Poto Williams’ reason for sticking to her guns (so to speak) and for resisting any clamour for the general arming of the police?
The Māori and Pacific Island communities she represents did not want it, she insisted.
Williams told Newstalk ZB’s Mike Yardley she supported police officers being armed when they needed to be, but did not think it should extend to the permanent arming of the force.
This was because she had listened to overwhelming feedback from the Māori, Pacific Island and South Auckland communities who didn’t want it.
The communities she represented – Māori and Pacific – who were telling her “loud and clear” that the general arming of police and the Armed Response Teams (ARTs) were a real concern to them and had been distressed to learn armed police were routinely patrolling their streets, she said. Continue reading “The people represented by Poto Williams loom large in consultations on Police’s Tactical Response Model”
Uh, oh. Chris Hipkins , the Minister in charge of the response to Covid-19, had nice things to say about the good people of Northland and the Waikato but the announcement that mattered was bad news.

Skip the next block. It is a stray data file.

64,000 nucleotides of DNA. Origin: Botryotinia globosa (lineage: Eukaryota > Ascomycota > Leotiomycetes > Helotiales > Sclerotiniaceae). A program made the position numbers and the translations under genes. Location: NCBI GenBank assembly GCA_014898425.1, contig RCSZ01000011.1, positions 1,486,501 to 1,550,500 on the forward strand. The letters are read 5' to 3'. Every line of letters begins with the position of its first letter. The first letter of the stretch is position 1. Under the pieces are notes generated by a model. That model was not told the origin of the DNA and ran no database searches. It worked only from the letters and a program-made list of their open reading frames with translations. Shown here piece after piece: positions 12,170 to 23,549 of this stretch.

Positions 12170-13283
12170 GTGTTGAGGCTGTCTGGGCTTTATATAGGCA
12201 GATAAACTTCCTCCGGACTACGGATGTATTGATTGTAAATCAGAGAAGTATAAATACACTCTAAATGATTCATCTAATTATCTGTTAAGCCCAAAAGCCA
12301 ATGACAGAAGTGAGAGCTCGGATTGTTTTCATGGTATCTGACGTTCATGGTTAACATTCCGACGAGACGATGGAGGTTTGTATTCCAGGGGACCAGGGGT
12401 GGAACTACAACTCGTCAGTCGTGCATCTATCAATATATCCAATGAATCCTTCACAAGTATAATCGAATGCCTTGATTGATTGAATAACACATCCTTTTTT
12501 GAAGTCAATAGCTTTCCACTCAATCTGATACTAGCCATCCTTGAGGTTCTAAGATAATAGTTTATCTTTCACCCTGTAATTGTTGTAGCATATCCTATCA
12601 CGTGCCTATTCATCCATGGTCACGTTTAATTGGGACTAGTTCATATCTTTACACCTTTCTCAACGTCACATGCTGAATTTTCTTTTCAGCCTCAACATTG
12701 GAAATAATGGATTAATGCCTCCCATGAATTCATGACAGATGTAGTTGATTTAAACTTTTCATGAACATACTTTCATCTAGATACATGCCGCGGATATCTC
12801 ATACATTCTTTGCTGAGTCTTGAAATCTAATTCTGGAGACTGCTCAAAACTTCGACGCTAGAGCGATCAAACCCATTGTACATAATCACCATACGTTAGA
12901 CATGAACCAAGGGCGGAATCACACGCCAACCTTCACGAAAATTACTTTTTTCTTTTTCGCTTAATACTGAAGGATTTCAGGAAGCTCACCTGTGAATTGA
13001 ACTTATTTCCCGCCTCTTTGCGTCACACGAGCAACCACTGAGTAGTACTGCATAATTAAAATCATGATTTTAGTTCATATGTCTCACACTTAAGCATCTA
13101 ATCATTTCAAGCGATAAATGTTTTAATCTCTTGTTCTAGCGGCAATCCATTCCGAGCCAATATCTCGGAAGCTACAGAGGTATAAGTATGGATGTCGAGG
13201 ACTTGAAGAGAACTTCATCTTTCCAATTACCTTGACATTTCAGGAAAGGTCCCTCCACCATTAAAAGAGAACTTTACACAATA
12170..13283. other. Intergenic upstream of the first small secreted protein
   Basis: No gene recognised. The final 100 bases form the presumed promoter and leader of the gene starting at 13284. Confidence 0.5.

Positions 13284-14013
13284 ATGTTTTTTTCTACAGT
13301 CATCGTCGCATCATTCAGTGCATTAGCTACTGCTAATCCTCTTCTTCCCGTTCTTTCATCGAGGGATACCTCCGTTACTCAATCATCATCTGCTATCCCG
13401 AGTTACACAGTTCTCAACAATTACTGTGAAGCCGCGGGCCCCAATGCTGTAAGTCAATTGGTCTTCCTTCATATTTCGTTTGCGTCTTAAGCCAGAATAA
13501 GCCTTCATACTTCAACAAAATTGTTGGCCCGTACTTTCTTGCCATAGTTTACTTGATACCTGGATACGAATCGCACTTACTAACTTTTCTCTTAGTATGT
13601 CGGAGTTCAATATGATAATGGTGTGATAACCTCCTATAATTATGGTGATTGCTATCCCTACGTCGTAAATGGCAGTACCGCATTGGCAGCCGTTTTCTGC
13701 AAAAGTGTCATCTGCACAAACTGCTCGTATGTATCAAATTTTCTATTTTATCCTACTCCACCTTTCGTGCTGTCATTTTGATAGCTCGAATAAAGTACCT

His press statement declared:
“It’s … great to see Northlanders coming out to get vaccinated. There have been 19,691 vaccinations in the past seven days – that’s more than double the previous week.”
“The Waikato has done a phenomenal job in getting tested and getting vaccinated…”
But you were right if you were expecting a “but” was on its way before Waikato people could celebrate that cheering observation:
“However, this morning we were informed of two new cases that are as yet unlinked to the existing cluster.”
Health authorities believe the risk from these two cases is low and there will be few locations of interest. Great ….
“However we need to assure ourselves that there is not undetected transmission before lowering alert levels. Genome sequencing is underway and will hopefully shed new light on these cases.”
“…we still don’t have confidence we have a full enough picture of the situation in Northland.”
Thumb screws, water-boarding, stretching on the rack and other techniques for extracting information from people who don’t want to explain themselves or dob in their companions are not being made available to our authorities, apparently. Continue reading “Foodbanks get a boost as the govt continues to keep northern parts of NZ under Alert Level Three constraints”
Trade Minister Damien O’Connor seems to be earning his keep on his overseas travels. He and his Irish counterpart have just signed a statement to re-affirm the agricultural cooperation partnership between Ireland and New Zealand.